arrow-right cart chevron-down chevron-left chevron-right chevron-up close menu minus play plus search share user email pinterest facebook instagram snapchat tumblr twitter vimeo youtube subscribe dogecoin dwolla forbrugsforeningen litecoin amazon_payments american_express bitcoin cirrus discover fancy interac jcb master paypal stripe visa diners_club dankort maestro trash

The Big Bake Theory | Bakestarters

5 Quick Cookie Tips & Hacks To Instantly Elevate Your Cookies

These five quick cookie tips and hacks will instantly elevate your cookies for drool-inducing, IG-worthy cookies.
pistachio cranberry cookies

Cookies are simple to make. But excellent, drool-inducing, Instagram-worthy cookies? They take an extra touch, and a little bit of finesse. In this article, we share with you 5 quick tips to instantly elevate your cookies! These tips will require no extra practice or equipment. All you really need is some patience to go through the list and carry them out the next time you bake cookies. 

1) Name's Butter. Unsalted, Butter.

Unsalted butter

Some recipes call for using salted butter, but we recommend using unsalted butter instead, so you can control the amount of salt that goes into your cookies. As the salt content in different salted butter brands varies, we use salt and unsalted butter in all our baking kit recipes so you can recreate them again.  

It might seem a bit counter-intuitive to add salt to your cookies, but it actually brings out the flavours in them. Nothing fancy, anything sweet should have a bit of salt to balance flavours out. Especially if your cookies contain some chocolate. But, there’s a thing as too much salt (overly salty cookies are a surefire way to lose friends).

2) Room Temperature Ingredients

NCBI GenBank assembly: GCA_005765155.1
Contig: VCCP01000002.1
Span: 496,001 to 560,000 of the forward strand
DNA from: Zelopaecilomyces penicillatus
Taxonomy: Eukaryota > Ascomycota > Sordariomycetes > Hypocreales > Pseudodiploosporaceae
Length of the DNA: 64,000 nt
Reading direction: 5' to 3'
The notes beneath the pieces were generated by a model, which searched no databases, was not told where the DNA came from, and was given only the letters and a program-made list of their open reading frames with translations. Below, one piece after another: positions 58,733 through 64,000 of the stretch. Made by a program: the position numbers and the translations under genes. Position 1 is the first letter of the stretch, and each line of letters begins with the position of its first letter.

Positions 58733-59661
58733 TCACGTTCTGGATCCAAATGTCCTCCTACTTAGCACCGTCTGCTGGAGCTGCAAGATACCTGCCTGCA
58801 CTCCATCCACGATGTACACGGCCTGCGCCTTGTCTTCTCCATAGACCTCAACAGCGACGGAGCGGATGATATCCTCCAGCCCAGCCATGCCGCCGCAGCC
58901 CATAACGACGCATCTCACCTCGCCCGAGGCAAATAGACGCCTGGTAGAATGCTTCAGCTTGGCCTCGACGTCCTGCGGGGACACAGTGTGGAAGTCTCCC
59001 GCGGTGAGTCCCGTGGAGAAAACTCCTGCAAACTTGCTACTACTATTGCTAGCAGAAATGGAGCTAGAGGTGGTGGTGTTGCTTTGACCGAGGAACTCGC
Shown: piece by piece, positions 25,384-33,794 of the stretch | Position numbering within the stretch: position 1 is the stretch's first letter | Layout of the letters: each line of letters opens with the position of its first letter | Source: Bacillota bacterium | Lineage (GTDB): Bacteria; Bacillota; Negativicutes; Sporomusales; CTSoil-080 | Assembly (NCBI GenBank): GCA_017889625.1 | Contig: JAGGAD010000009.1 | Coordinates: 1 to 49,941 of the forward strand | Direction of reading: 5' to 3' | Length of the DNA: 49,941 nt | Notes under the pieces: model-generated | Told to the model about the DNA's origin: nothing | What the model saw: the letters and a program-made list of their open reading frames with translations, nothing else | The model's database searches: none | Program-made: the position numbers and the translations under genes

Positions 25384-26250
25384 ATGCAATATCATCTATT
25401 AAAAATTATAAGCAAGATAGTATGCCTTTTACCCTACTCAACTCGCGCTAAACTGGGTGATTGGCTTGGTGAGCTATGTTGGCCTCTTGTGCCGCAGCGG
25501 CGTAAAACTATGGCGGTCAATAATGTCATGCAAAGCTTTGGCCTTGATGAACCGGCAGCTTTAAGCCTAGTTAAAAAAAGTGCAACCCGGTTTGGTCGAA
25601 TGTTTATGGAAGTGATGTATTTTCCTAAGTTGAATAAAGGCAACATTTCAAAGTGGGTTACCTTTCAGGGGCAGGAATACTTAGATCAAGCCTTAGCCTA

using room temperature ingredients in baking

Using room temperature ingredients is probably one of the most common steps you see in recipes (with the exception of flaky pie dough). And there's a whole scientific reason behind it. 

Simply put, using room temperature ingredients help them combine more easily as compared to cold ingredients. This produces a more even mixture/batter/cookie dough that’ll result in better baked goods. For those of you who have tried to make cream cheese frosting with overly cold cream cheese, only to end up having lumps in your frosting – y’know what I’m talking about. 

Especially when you’re creaming butter with sugar, it’s important to let your butter soften to room temperature! The creaming process allows for the creation of air pockets, which helps to aerate your mixture. With butter that’s too cold/hard, the sugar is unable to combine and penetrate the butter – this prevents the aeration required for fluffy, puffy cookies.

Most recipes, like the ones in our baking kits, will indicate if they need your butter to be cold or at room temperature, so remember to read through your recipes first to plan for any prep time required! 

Sometimes the temperature of the butter doesn’t really matter, as the butter will be melted eventually. For example, our cookie baking kits utilise brown butter which is an aromatic and nutty-flavoured butter that's made by melting and heating butter until the milk solids brown.

Read: Brown Butter - The Hero You Never Knew Existed


3) Parchment Paper, Please

oolong milk chocolate cookiesOolong Milk Chocolate Cookies

Imagine this - You're whistling a happy tune while you cream your butter & sugar. You remembered to put just the right pinch of salt in your dough, and you slot the baking sheet into the oven. 8 minutes later, you smell the wonderful aroma of cookies wafting through your kitchen. 20 minutes later, your cookies have cooled and you eagerly pick one up to give it a taste.